The air inlet means for syphon breaking and priming of the main syphon, has its opening arranged slightly below the corresponding opening of the equivalent air inlet and priming means connected to the secondary syphon so that raising of the level of water in the weir causes the main syphon to prime before the secondary syphon. Hereinafter, this air inlet and priming means will be referred to as the priming vent. In both cases, when the upstream or suction inlets of the two syphons are arranged to rise and fall with the float, the throats of the two syphons are arranged below their respective priming vents, when the float is in its lowest position.

In the case where the two syphons are fixed, then this arrangement will remain unaltered whatever position the float is in.

In the case where the syphons are arranged to rise and fall with the float, both priming vents are connected to the throats of their respective syphons by flexible conduit means such as a hose pipe to allow for the rising and falling movements of the float. The throats of both syphons Will be at atmospheric pressure and they will therefore spill over only the amount of water entering at the water inlet means at the bottom of the float.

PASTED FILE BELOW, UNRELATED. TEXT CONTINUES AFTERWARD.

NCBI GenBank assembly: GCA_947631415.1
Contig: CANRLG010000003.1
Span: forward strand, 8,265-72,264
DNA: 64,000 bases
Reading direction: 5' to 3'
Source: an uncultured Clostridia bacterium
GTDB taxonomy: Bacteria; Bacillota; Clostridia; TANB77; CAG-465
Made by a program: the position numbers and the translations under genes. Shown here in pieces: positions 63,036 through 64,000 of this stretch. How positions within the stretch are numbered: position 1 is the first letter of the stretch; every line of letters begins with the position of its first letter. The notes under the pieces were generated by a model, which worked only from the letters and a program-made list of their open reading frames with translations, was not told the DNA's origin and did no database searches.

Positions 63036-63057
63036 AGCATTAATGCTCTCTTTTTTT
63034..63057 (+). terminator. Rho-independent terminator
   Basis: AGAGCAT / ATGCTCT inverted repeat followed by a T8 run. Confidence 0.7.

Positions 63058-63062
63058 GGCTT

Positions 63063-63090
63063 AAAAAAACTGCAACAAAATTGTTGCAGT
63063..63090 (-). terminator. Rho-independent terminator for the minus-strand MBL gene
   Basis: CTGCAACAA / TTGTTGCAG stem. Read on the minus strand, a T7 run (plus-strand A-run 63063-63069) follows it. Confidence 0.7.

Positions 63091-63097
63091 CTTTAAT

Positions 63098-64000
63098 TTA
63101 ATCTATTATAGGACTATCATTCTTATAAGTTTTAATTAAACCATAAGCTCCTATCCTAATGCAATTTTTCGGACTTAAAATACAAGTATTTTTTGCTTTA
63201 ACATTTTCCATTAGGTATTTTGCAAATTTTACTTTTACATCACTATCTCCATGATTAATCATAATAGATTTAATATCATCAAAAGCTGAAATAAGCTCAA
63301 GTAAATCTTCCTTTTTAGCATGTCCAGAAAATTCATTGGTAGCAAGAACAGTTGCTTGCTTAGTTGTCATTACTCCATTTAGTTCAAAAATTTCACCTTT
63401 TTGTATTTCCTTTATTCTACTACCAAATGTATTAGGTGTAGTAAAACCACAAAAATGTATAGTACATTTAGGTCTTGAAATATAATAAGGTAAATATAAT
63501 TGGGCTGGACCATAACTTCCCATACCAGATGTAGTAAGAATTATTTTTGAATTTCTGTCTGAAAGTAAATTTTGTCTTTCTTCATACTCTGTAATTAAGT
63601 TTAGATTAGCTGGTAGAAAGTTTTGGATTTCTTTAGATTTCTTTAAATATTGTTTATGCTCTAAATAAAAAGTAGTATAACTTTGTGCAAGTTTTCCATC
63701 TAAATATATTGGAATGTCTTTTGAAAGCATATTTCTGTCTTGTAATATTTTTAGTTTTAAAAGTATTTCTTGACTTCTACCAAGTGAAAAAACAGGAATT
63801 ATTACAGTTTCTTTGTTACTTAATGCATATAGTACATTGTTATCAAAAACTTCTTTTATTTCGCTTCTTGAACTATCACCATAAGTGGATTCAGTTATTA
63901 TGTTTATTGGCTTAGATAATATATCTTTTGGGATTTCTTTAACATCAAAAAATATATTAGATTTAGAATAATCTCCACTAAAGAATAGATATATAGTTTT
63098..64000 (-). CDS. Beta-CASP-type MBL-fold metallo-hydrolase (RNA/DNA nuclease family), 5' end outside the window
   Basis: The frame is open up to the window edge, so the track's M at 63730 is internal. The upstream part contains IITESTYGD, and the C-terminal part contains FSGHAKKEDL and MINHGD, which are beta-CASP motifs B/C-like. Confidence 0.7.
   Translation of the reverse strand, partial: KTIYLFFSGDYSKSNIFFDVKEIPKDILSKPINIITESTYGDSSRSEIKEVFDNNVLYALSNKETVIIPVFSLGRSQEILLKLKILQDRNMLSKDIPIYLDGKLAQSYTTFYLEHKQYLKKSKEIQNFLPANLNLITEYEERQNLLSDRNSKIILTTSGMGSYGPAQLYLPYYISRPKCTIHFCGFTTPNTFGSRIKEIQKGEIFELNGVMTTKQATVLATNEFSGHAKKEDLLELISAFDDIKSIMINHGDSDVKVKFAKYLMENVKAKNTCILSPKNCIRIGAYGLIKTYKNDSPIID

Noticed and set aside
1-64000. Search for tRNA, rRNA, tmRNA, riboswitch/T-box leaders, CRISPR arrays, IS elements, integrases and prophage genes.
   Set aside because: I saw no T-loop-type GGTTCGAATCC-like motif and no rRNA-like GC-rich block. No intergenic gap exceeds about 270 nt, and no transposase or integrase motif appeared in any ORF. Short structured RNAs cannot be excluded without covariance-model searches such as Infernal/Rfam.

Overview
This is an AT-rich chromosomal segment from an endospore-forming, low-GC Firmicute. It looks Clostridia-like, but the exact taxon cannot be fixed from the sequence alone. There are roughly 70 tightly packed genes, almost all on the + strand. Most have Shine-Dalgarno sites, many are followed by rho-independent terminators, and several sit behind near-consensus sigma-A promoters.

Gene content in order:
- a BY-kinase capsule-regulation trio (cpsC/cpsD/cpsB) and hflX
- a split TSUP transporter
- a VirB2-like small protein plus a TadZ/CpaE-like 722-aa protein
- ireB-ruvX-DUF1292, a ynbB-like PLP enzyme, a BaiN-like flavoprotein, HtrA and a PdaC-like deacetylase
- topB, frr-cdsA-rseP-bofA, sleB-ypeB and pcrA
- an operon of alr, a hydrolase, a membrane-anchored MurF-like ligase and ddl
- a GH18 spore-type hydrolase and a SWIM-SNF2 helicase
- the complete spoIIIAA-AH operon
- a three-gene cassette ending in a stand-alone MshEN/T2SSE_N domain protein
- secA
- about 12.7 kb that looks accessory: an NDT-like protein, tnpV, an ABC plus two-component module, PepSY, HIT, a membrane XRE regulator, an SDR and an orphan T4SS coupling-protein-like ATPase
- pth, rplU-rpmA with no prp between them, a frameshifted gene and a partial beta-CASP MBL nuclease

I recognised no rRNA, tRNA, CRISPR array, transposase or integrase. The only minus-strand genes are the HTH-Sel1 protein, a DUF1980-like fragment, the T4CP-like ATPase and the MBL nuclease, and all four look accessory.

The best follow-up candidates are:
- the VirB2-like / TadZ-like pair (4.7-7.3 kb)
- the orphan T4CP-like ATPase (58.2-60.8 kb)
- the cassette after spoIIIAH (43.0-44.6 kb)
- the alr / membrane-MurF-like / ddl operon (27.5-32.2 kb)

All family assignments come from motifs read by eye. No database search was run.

For convenience, the secondary syphon pipe may be located within the bore of the main syphon pipe.

The end of the suction limb of the secondary syphon terminates closer to the bottom of the float than the end of the suction limb of the main syphon, whereby under certain circumstances, the secondary syphon will continue operating after the main syphon has stopped operating.